• Institute pay transparency laws. Employers will always have more information about wages, but there are ways to change the information asymmetry. Pay transparency laws empower employees by giving them access to salary information within the organization, thereby strengthening their bargaining power. Similarly, prohibiting employers from soliciting workers’ wage histories can empower workers.

These labor laws are a way to increase the power of American workers. According to Rosenfeld and Marinescu, policies that allow workers to say no to bad jobs and choose their best job are another avenue to consider. These policies come in many forms. For example, by breaking the link between employment and health insurance, public health insurance programs like Medicaid and Medicare can strengthen a worker’s outside employment options.

Racial discrimination in the labor market

Racial discrimination in the labor market further hampers the ability of minority workers to move up the economic ladder. Surprisingly, however, Rosenfeld and Marinescu reported that most anti-discrimination policies proposed to combat such discrimination do not increase the power of minority workers.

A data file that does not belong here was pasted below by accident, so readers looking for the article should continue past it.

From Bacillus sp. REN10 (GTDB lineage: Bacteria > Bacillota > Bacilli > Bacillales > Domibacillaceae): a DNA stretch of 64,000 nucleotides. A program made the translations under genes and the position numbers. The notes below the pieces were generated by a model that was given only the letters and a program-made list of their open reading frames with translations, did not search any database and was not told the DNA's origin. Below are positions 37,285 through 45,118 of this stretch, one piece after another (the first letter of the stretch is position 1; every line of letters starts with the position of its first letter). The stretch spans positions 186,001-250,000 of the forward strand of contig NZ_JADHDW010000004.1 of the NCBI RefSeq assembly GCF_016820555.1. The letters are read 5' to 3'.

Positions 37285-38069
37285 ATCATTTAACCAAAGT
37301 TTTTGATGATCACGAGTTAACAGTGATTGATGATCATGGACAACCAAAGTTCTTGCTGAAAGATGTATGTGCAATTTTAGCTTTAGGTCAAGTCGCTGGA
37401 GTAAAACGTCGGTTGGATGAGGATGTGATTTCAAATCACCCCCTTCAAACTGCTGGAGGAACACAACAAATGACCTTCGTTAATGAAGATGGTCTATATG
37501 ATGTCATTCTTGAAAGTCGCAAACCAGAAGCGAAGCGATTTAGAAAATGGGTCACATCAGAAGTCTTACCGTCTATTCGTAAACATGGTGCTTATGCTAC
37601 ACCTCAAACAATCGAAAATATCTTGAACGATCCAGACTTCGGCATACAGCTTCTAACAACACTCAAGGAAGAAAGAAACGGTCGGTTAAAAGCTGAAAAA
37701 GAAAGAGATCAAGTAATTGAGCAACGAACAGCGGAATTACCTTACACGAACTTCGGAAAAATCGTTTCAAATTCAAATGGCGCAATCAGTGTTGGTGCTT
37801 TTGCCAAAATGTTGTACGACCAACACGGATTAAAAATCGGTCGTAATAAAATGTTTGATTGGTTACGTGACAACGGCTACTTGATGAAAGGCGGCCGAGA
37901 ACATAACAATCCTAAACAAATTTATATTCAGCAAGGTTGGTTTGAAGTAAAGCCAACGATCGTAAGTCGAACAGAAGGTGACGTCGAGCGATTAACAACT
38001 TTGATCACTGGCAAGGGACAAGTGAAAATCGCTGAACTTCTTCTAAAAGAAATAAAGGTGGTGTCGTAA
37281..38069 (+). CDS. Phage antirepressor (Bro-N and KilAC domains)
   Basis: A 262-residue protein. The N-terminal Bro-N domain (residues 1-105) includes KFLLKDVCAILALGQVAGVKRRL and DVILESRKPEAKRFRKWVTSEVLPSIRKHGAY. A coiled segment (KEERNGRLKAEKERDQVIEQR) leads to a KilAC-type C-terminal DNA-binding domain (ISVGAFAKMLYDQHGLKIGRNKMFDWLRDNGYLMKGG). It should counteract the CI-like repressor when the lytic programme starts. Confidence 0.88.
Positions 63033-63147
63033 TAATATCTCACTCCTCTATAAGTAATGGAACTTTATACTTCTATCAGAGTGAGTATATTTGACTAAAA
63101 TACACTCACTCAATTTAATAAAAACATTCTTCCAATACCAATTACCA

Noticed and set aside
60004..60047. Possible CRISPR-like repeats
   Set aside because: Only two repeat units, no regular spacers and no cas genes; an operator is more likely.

“Limiting background checks or drug tests are examples of policies intended to help minority workers. But without this screening information, the research finds that employers are more likely to let their biases dictate their hiring decisions,” the authors said.

“Drug testing increases black employment by 7% to 30% and relative wages by 1.4% to 13%. As long as employers hold negative beliefs about black workers — no matter how accurate — preventing employers from accessing criminal histories, credit histories, or drug use can backfire.

Declining unionization rates

According to Rosenfeld and Marinescu, deunionization has played an important role in blocking the mobility of low-wage workers, both within generations and between generations. In the United States, only about one in 17 private sector workers is a member of a union (6.1%). In comparison, more than a third of the public sector remains unionized (33.9% in 2021).